The 2008-2013 Afghan National Development Strategy provides a basic framework for the protection of IDPs. However, it does not formally define IDPs nor set out measures to achieve durable solutions other than return ( BI/NRC , November 2010, p.14). Officials have not always acknowledged their responsibility for protecting and assisting IDPs. At provincial and district levels authorities struggle to identify IDPs and continue to describe them as ‘economic migrants’. The government has also taken measures that deny IDPs access to long-term support in their place of refuge (AI, February 2012, p.33, NRC/IDMC/Samuel Hall/JIPS, November 2012, p.52). Lack of support for local integration and lack of recognition of urban IDPs by municipal authorities are major barriers to improving national responses (IRIN, 7 February 2013).

Neither MoRR nor ANDMA have the institutional capacity, political authority or funding required to effectively achieve their mandated objectives. In 2012/13, MoRR’s budget was a mere $4.7 million ( Ministry of Finance , 2012, p.30). There is a need to strengthen the coordination of IDP responses across government and clearly define the roles and responsibilities of relevant line ministries and other state actors at all levels, particularly of ANDMA and MoRR (MoRR, July 2012; NRC/IDMC/Samuel Hall/JIPS, November 2012, pp.52-53; IRIN, 7 February 2013).

Towards a National IDP Policy

The government had yet to adopt a comprehensive legal framework or other national instrument protecting IDPs. This has hindered coordination of humanitarian and development responses to IDPs and complicated the task of building government capacity ( UNHCR, July 2012, p.5).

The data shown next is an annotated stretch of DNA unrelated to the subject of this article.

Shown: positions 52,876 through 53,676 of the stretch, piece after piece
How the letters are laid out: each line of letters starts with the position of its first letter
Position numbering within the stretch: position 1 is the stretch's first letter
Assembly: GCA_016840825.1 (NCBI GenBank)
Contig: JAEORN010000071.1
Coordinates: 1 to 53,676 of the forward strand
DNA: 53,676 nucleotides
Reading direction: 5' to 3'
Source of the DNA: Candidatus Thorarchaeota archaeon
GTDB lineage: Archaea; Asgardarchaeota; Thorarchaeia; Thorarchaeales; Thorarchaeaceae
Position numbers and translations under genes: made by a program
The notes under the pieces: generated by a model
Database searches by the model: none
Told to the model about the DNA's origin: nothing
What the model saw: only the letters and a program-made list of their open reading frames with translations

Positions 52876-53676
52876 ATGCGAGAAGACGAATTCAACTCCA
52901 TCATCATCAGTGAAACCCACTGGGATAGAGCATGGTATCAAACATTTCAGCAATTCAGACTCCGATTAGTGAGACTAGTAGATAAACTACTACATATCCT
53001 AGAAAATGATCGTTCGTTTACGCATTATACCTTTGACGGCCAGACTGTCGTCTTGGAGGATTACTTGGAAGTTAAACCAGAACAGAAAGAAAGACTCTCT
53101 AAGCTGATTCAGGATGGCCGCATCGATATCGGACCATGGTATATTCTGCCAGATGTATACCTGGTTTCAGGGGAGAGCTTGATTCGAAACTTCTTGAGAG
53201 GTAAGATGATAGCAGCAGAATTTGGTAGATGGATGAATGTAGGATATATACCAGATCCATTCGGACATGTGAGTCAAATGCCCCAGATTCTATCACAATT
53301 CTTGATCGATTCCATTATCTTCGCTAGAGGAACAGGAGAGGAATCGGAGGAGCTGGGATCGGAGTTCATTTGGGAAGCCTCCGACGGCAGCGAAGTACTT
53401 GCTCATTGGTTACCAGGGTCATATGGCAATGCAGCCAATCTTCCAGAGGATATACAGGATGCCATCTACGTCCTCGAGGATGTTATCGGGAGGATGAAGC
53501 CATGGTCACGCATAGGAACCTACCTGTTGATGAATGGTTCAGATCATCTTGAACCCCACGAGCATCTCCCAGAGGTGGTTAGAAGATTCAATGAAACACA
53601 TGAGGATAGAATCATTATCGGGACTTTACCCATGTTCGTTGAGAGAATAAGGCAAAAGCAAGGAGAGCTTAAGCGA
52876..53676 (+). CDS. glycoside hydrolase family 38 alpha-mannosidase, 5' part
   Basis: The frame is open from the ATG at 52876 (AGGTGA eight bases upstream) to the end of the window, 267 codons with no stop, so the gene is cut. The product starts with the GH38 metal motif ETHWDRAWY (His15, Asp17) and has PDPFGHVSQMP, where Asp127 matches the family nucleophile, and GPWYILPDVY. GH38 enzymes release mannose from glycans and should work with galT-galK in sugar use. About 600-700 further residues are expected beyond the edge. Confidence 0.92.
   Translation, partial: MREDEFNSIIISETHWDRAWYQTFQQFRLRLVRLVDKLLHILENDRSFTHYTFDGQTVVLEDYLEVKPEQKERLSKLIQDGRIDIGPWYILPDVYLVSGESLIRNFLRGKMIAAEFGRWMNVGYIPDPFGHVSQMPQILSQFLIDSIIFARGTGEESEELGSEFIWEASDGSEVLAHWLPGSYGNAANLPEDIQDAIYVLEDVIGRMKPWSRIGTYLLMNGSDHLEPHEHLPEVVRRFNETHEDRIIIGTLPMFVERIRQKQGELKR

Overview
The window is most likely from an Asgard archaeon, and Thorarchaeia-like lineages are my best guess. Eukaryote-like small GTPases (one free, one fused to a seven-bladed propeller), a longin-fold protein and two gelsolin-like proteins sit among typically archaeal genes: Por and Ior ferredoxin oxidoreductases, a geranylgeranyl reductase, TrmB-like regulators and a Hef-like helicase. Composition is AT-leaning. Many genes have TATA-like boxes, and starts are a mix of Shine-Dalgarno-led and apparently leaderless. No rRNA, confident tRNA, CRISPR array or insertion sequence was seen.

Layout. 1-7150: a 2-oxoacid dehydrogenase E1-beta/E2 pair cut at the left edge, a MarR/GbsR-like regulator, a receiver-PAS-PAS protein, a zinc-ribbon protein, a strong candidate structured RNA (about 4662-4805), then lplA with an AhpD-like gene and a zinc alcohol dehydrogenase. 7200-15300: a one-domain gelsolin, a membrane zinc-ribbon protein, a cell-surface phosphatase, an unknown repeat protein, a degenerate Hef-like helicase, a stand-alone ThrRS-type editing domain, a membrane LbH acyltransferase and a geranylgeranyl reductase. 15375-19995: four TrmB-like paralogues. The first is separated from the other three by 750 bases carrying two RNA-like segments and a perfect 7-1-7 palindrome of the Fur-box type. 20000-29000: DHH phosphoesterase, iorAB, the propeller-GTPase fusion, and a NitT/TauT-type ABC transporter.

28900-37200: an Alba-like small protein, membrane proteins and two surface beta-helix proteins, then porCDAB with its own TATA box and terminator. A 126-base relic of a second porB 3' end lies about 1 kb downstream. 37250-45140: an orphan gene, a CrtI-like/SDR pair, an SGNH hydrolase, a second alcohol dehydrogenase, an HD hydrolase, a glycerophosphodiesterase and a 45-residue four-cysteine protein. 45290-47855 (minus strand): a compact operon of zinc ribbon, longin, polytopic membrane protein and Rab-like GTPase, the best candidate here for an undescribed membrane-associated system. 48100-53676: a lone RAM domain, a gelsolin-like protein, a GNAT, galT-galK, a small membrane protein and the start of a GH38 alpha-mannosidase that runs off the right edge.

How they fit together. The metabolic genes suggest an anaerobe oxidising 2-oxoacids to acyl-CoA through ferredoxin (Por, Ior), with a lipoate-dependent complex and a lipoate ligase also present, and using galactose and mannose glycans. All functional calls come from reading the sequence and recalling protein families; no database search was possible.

However, in 2012 the government announced its intention to develop a comprehensive national IDP policy. Following a presidential instruction in February 2012 development of the policy began in mid-2012, led by MoRR with international support. Technical support is also provided by an IDP Policy Working Group. In July, MoRR hosted a National Consultative Workshop on the policy process, with the UN Special Rapporteur on human rights of IDPs, Dr. Chaloka Beyani, participating. At the workshop, the Minister of Refugees and Repatriation re-stated the government’s policy commitment to addressing the needs of all IDPs through inclusive and consultative processes. After initial consultations with provincial governors, mayors, shuras, IDPs and national ministries, drafting began in late 2012. A consolidated first draft was completed by early 2013, with a second-round of provincial and national level consultations being undertaken in March and April 2013, prior to formal adoption of the policy (MoRR, July 2012;IDP Policy WG, May 2012;Schrepfer/Tyler, August 2012).

Given that internal displacement is likely to continue, if not worsen, the development of a national policy on displacement is a welcome and timely initiative. Adoption of a national IDP policy would help improve responses to the displaced and prevent further displacement. To be effective, the policy must adopt measures in line with the UN Guiding Principles and develop appropriate financing and coordination mechanisms. It is essential to clearly define roles and responsibilities for IDPs at all levels government, as well as those of international humanitarian and development actors. Successful implementation requires ongoing policy development to be genuinely participatory and reach out to a wide range of actors across government, civil society and the international community. A one-time snap-shot IDP profiling exercise should also be undertaken in parallel so as to fill specific gaps in data.

International response

Humanitarian organisations provide significant short-term assistance to thousands of IDPs but major gaps in protection and assistance remain. Response has been hampered by a lack of reliable and timely data and analysis, lack of access to large numbers of IDPs and a steep drop in levels of humanitarian funding. Lasting solutions for IDPs also require comprehensive and coordinated action by humanitarian and development actors.